Now, the Federal Emergency Management Agency provides short-term mental health and trauma support for survivors and first responders after major disaster declarations. But, the support isn’t available following emergency declarations. Durbin’s bill would change that. 


    “Whether it’s tornadoes, wildfires, hurricanes or mass violence, victims and first responders should be able to access the same mental health resources in the aftermath of tragedies,” Durbin said in a statement. 


    Over the last decade, there have been more than 4,000 emergency declarations in 37 states, according to FEMA’s database.


    That includes the tornadoes that struck central and western Illinois in December, leaving six dead and others injured. Because it was declared an emergency, and not a major disaster, the state was unable to seek reimbursement from FEMA for its mental health support program. 


    “Overall, this bill recognizes that post-trauma services may also be needed for those affected by smaller-scale disasters,” a statement from Durbin’s office said. 


  • 23 Feb 2022 5:27 PM | Deborah Hodges (Administrator)

    The Top 10 list includes:

    • How cybersecurity attacks can disrupt care and patient safety.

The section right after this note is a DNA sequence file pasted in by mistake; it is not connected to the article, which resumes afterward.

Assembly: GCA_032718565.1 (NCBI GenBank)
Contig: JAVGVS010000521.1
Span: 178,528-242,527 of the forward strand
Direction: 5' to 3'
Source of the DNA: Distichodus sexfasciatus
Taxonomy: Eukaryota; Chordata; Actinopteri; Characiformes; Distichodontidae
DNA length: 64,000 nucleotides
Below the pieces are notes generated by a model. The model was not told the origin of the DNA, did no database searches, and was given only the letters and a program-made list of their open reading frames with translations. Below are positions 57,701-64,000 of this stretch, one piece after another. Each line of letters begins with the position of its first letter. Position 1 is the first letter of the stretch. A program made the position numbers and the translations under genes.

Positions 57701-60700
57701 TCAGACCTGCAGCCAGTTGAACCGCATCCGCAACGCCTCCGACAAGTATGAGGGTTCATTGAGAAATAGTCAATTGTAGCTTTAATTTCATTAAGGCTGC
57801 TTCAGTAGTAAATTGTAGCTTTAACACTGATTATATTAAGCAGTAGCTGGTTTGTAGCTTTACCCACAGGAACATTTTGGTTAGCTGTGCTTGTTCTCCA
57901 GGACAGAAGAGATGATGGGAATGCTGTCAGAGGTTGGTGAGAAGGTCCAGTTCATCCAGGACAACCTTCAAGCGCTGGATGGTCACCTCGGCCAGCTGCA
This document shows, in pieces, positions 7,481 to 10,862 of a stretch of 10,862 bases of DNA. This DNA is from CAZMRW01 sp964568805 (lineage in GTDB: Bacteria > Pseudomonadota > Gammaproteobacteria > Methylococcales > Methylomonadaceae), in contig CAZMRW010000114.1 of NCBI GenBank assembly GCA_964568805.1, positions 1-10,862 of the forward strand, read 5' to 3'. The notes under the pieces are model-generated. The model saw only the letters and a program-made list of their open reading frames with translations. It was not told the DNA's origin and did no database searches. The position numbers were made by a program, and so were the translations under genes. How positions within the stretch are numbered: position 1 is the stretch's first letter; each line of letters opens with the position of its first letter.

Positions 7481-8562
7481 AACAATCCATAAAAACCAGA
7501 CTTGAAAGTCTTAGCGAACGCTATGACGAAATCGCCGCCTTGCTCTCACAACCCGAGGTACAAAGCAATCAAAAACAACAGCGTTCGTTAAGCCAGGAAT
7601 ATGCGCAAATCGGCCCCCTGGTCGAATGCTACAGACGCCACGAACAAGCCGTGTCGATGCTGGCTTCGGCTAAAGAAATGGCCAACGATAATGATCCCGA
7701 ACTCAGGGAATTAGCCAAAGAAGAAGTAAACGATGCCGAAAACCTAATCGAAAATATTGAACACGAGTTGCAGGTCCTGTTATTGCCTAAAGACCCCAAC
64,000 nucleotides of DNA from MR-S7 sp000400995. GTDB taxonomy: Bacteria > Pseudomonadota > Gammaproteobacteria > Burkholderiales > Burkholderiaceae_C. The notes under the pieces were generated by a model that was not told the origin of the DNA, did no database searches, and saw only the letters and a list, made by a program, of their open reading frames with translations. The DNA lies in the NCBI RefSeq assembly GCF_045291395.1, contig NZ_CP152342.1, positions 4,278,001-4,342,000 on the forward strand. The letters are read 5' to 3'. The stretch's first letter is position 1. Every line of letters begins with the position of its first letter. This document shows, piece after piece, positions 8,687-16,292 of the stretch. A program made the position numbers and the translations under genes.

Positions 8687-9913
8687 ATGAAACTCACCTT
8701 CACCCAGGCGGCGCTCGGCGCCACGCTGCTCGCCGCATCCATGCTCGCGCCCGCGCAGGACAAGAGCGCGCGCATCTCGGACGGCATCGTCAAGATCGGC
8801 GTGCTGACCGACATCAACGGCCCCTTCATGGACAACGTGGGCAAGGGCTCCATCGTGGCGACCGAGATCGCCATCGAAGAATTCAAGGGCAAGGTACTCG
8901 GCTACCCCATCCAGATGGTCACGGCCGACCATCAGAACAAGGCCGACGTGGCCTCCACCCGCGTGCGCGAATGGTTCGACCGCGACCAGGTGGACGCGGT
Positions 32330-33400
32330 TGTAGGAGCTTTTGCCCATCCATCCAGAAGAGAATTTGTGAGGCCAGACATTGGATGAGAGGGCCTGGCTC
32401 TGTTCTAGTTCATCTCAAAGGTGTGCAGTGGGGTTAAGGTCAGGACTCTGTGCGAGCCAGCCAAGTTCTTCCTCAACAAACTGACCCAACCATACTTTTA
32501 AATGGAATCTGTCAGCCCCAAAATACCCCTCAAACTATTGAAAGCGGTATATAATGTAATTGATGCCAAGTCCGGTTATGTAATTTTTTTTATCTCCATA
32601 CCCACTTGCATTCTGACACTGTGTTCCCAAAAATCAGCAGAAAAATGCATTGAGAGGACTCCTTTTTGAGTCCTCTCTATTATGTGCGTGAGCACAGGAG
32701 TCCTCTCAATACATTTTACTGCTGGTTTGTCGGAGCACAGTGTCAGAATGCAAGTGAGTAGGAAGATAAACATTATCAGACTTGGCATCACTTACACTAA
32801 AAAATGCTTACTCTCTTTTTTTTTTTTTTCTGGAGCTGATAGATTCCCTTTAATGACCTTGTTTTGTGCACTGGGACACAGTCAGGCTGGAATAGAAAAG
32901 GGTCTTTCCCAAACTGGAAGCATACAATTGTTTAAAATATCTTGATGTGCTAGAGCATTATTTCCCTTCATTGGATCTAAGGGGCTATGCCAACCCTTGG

• Supply chain shortfalls and risks to patients.
    • Damaged infusion pumps and the medication errors they may cause.
    • Inadequate emergency stockpiles and the impact of that during a public health emergency.
    • Telehealth workflow and human factors shortcomings that can cause poor outcomes.
    • Poor duodenoscope reprocessing ergonomics and workflows.

    Download the Executive Brief here.


  • 22 Feb 2022 5:36 PM | Deborah Hodges (Administrator)

    The omicron subvariant BA.2 should still be classified as an omicron sublineage rather than getting its own name, the World Health Organization said Feb. 22.

    The WHO's statement comes about a week after Japanese scientists published research on BA.2's genetic differences from its parent strain, which they said warrant it being labeled as a separate variant of concern with its own Greek letter.

    The WHO's Technical Advisory Group on SARS-CoV-2 Virus Evolution met Feb. 21 to discuss the latest evidence on omicron, including the new research from Japan.